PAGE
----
Well, it happened. Alejandro Valverde won the Worlds at the age of 38, and the reaction ran the full gamut of opinion. There was joy and there was condemnation. For some, the rainbow jersey was just reward for a stellar career, the final addition to a glittering palmarès. For others, the sight of an unrepentant doper winning the most prestigious of titles stuck in the craw. Some people held both opinions – this is cycling, after all, where inconsistency of opinion and judgement runs through the sport like words through a stick of rock. So what do we think? The answer is easy: it’s complicated.
At the time, I was really unhappy at Valverde’s doping. He was bang to rights, from the moment it emerged that a blood bag labelled ‘Valv.piti’ had been found in the infamous freezer of Dr Fuentes during Operación Puerto. Puerto blew up in 2006, but Valverde obfuscated and didn’t serve a ban until 2010, and he did so without ever fronting up for cheating the fans, then or since.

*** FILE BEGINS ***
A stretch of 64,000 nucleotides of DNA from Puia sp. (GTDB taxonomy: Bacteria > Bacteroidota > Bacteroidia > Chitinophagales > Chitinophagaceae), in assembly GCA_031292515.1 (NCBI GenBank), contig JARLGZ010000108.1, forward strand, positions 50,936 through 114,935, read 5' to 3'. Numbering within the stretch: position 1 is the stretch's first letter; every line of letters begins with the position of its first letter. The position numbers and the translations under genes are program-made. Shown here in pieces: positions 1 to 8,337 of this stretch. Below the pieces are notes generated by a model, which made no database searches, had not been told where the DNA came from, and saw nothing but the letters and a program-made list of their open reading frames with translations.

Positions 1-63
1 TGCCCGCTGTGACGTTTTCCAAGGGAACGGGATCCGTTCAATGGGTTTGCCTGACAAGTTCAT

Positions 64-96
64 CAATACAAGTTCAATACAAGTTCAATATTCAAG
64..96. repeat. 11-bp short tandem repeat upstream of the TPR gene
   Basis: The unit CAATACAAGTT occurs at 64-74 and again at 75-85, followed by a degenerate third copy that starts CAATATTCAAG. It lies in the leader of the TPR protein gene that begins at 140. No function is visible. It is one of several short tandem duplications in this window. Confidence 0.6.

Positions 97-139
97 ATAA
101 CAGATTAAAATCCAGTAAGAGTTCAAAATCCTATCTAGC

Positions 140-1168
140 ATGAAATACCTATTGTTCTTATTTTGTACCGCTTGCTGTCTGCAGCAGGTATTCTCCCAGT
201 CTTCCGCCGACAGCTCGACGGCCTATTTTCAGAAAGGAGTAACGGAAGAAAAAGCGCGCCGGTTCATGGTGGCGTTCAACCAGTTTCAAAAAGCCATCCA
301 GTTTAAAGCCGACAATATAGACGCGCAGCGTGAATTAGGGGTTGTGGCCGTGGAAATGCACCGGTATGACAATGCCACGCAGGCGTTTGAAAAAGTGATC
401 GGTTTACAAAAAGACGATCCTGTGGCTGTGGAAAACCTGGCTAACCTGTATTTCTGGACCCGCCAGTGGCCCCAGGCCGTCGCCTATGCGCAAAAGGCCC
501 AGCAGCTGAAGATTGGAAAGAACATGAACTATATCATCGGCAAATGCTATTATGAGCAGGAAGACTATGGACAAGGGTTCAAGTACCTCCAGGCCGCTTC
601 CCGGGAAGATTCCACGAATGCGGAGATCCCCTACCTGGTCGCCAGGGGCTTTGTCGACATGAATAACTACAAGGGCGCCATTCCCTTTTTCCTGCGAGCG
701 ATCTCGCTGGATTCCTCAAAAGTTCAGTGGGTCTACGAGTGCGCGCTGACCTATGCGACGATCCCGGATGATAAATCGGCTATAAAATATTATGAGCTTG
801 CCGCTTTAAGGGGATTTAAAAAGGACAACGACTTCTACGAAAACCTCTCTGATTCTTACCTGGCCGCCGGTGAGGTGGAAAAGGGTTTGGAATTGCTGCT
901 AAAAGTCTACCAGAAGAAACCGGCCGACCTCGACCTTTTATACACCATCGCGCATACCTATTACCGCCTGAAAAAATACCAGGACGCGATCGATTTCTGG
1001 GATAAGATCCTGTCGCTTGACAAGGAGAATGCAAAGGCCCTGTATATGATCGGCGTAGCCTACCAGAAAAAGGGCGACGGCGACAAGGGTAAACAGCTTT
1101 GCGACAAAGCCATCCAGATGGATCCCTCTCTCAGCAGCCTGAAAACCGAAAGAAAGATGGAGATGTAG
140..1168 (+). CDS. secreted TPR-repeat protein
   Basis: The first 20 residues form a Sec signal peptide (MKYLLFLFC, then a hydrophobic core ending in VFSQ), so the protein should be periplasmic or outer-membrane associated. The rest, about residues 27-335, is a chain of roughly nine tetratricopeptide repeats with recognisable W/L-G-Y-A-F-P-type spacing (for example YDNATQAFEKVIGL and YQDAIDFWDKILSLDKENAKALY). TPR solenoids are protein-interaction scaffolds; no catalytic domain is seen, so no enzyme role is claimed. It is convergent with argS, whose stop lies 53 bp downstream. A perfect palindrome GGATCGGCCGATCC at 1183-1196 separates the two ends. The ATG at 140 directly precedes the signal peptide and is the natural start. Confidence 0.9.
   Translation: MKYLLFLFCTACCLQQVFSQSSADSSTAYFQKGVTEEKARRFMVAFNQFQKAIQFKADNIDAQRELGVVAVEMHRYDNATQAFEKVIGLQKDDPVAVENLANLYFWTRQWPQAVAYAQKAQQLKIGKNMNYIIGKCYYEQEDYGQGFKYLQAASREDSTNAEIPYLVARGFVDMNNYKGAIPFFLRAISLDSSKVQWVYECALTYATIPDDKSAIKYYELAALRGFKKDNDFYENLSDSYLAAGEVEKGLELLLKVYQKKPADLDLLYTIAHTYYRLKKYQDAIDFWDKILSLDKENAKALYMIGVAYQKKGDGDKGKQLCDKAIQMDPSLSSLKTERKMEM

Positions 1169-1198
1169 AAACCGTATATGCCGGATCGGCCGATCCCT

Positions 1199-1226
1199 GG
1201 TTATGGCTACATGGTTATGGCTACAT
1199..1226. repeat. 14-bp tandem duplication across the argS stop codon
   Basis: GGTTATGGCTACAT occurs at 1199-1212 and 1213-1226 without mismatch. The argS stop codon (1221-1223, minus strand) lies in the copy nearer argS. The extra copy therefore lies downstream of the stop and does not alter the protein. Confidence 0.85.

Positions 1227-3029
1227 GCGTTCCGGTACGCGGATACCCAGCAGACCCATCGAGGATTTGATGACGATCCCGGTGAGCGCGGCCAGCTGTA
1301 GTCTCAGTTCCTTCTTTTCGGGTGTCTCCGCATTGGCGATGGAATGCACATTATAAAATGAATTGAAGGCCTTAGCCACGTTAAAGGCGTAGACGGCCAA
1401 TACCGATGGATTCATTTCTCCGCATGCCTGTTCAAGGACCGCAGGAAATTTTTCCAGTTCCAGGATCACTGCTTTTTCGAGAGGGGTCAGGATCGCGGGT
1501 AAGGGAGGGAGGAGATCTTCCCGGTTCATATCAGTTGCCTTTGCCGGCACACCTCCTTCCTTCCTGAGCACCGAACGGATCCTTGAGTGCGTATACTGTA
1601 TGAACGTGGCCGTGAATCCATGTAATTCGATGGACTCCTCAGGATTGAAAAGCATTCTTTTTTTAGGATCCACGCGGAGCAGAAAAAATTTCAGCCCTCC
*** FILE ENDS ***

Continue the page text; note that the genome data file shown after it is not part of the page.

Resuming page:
I’m still a little unimpressed, but mainly for that last reason. He doped and served a ban. The wrong was done and justice served. We move on. I’d have liked it more if he’d said sorry, even if he’d put it in the context of the realities of the sport at the time, but staying angry at a pro cyclist who doped 12 years ago at a time when most pro cyclists were also doping is kind of a waste of energy. It doesn’t necessarily help the anti-doping fight now.
Valverde races hard from February to October, he wins a lot, he’s popular among many of his peers and he’s passing the doping tests. He’s also an ex-doper who helped drag the sport through the mud and never said sorry; since Innsbruck he’s shown the same insouciant denial about his past. Really, the long-term consequence for his sins is the ambivalent reaction to it. A great win by a great rider who will never be universally loved.